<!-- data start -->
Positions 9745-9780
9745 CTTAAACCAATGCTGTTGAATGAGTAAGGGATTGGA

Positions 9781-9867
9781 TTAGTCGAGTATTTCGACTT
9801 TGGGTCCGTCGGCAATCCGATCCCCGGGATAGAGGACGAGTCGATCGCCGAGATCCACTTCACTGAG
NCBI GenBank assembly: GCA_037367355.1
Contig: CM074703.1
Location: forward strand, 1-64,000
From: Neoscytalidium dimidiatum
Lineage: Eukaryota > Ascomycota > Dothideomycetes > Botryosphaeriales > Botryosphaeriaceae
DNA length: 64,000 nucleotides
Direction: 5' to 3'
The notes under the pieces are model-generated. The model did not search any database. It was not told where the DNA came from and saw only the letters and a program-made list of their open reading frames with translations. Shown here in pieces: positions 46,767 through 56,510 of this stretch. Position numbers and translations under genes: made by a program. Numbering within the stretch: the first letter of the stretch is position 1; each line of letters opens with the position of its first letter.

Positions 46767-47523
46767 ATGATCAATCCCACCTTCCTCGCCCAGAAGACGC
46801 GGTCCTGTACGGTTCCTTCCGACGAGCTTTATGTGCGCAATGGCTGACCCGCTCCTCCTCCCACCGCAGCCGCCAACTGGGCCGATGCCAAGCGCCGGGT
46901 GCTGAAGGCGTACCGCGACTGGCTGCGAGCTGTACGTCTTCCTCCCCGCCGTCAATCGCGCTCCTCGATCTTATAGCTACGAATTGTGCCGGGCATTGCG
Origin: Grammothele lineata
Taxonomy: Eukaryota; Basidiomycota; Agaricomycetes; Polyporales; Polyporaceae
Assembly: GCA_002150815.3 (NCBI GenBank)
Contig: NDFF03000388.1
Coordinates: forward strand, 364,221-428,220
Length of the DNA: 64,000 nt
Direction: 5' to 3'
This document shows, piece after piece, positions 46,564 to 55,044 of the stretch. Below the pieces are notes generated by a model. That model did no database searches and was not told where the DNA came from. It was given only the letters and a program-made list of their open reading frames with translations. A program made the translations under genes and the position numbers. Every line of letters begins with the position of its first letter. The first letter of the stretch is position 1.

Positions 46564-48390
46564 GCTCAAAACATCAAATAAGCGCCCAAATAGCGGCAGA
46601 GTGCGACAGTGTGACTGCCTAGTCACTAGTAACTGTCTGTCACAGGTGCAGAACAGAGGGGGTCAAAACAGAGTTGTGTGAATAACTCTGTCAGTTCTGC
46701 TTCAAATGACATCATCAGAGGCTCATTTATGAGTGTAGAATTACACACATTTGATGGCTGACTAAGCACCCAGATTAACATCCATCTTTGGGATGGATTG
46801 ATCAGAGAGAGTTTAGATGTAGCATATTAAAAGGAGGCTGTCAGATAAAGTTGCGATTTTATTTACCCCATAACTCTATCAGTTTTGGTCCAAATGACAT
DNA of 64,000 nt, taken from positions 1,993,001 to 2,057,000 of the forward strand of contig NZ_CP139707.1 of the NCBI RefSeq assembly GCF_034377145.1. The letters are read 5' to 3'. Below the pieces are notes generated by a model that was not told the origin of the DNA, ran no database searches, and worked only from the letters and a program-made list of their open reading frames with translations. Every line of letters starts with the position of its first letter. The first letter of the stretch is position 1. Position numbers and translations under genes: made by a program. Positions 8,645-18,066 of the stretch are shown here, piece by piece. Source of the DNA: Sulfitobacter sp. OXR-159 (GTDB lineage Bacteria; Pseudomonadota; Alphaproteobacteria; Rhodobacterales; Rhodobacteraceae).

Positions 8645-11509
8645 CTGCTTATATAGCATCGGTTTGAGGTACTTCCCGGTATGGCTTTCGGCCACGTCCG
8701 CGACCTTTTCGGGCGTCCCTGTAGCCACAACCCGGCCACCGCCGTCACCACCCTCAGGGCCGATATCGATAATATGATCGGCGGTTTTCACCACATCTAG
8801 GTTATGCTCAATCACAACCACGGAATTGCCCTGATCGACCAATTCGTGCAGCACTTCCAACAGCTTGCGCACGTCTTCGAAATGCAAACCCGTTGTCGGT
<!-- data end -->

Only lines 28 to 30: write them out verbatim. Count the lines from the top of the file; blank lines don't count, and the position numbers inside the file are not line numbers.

46601 GTGCGACAGTGTGACTGCCTAGTCACTAGTAACTGTCTGTCACAGGTGCAGAACAGAGGGGGTCAAAACAGAGTTGTGTGAATAACTCTGTCAGTTCTGC
46701 TTCAAATGACATCATCAGAGGCTCATTTATGAGTGTAGAATTACACACATTTGATGGCTGACTAAGCACCCAGATTAACATCCATCTTTGGGATGGATTG
46801 ATCAGAGAGAGTTTAGATGTAGCATATTAAAAGGAGGCTGTCAGATAAAGTTGCGATTTTATTTACCCCATAACTCTATCAGTTTTGGTCCAAATGACAT